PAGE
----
BAGHDAD (AP) — Iraqi security forces fired tear gas and gunshots into the air on Friday as hundreds of protesters stormed Baghdad's heavily secured Green Zone, rushing toward the prime minister's office and the parliament building.
Protesters wave national flags as they cross the al-Jumhuriya bridge over Tigris River towards Baghdad's highly fortified Green Zone, Iraq. Friday, May 20, 2016. Iraqi security forces have fired tear gas and gunshots in the air as thousands of Shiite protesters stormed Baghdad’s heavily secured Green Zone, rushing toward the prime minister’s office and parliament building. The Arabic banners read "Our revolution for all Iraqis."(AP Photo/Karim Kadim)
An Associated Press reporter at the scene saw several protesters badly wounded and one was shot in the head. The violence prompted Iraqi Prime Minister Haider al-Abadi to impose a curfew in the country's capital.
Earlier in the day, crowds of mostly young men gathered outside the Green Zone walls, with their numbers swelling into the thousands. This led security forces to push through the crowd on foot, firing volleys of tear gas in an effort to push the people back from the gates.
The violence quickly escalated. The protesters who made it into the Green Zone rushed toward the prime minister's office and the parliament building. Some posted jubilant photographs from inside the premier's office on social media sites.
Outside, ambulances weaved through the crowd to ferry away those hurt. Hospital and police officials said five protesters were seriously wounded. The officials spoke on condition of anonymity as they were not authorized to release the information.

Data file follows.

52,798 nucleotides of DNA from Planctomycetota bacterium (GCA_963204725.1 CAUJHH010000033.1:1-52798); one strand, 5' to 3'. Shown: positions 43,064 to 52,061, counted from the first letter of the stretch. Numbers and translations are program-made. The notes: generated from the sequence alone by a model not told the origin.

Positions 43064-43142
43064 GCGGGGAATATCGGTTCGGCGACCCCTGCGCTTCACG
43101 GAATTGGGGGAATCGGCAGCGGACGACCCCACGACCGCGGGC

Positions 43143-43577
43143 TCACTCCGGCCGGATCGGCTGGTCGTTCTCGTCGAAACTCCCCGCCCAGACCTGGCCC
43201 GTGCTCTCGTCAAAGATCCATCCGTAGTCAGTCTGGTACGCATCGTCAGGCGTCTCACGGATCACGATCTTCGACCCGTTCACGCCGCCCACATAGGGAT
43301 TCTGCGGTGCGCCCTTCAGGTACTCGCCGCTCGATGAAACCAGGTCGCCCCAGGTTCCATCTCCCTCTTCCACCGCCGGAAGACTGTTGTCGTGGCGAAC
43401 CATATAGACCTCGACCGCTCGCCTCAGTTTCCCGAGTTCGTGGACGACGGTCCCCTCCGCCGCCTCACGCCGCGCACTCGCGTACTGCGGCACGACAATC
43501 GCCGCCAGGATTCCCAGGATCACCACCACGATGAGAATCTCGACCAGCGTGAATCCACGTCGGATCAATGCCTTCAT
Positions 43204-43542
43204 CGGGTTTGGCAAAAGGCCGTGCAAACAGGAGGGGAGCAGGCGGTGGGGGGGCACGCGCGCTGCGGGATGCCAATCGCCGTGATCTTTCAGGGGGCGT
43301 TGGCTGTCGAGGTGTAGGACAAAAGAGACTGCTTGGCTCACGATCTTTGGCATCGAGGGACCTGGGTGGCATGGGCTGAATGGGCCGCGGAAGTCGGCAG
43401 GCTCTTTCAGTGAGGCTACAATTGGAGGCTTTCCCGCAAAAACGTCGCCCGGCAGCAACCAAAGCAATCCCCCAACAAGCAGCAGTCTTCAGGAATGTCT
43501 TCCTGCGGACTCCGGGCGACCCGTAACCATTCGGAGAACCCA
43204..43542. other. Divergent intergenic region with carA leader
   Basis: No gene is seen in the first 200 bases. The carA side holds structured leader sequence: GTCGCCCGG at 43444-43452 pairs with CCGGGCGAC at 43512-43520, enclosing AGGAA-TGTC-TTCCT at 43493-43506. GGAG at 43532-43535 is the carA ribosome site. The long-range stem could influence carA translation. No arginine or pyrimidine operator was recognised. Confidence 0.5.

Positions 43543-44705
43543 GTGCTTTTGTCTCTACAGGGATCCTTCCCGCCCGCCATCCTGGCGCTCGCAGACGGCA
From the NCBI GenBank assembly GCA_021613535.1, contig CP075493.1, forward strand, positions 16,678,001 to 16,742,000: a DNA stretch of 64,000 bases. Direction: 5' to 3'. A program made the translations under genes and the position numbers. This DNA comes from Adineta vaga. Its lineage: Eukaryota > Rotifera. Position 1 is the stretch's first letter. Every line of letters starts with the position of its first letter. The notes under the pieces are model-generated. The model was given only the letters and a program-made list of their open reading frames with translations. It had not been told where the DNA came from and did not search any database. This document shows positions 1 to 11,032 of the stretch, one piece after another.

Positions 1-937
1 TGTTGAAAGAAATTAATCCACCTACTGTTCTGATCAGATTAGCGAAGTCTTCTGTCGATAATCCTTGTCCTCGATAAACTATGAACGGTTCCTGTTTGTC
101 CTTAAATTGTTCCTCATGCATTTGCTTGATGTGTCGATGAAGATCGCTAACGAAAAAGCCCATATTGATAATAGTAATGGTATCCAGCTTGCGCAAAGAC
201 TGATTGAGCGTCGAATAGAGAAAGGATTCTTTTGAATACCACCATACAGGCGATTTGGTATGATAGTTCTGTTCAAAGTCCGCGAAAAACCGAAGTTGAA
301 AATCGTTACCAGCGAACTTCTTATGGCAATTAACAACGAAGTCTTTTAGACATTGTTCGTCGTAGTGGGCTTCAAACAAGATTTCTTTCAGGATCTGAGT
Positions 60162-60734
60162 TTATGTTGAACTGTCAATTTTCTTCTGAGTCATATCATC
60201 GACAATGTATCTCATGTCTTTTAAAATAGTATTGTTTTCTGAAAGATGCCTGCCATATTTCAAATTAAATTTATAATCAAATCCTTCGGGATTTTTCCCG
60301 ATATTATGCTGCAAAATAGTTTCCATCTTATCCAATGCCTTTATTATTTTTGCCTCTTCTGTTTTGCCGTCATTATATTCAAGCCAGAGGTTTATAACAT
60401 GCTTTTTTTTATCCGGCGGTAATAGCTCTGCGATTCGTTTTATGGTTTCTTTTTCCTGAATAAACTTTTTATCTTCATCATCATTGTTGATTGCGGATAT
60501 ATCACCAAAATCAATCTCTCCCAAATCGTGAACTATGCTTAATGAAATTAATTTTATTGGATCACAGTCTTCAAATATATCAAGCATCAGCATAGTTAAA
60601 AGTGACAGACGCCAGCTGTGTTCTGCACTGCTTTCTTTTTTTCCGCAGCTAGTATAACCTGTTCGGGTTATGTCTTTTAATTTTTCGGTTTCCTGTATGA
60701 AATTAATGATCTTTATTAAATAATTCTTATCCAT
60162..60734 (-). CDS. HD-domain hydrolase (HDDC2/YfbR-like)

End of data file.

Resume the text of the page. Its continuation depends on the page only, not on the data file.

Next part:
As dusk fell on Baghdad, al-Abadi announced the curfew but there was no immediate information on how long it would last and what restrictions it involved.
Friday's violence came more than two weeks after the highly fortified compound was first breached by Shiite protesters in April.
Iraqi security forces at the time largely stood down, allowing protesters to scale walls and pull down concrete barriers. Al-Abadi later replaced the head of the compound security.
The initial breach was largely carried out by supporters of powerful Shiite cleric Muqtada al-Sadr and followed repeated delays to proposed government reform legislation. Since then, Iraq's government has been gridlocked and the parliament unable to convene.
Meanwhile, a string of deadly bombings has killed more than 200 over the past couple of weeks in and around Baghdad. The attacks, many claimed by the Islamic State group, follow territorial losses the Sunni militants have suffered at the hands of Iraqi forces backed by U.S.-led coalition aircraft.
On Thursday, Iraqi forces declared that the western town of Rutba was fully liberated after nearly two years of IS control.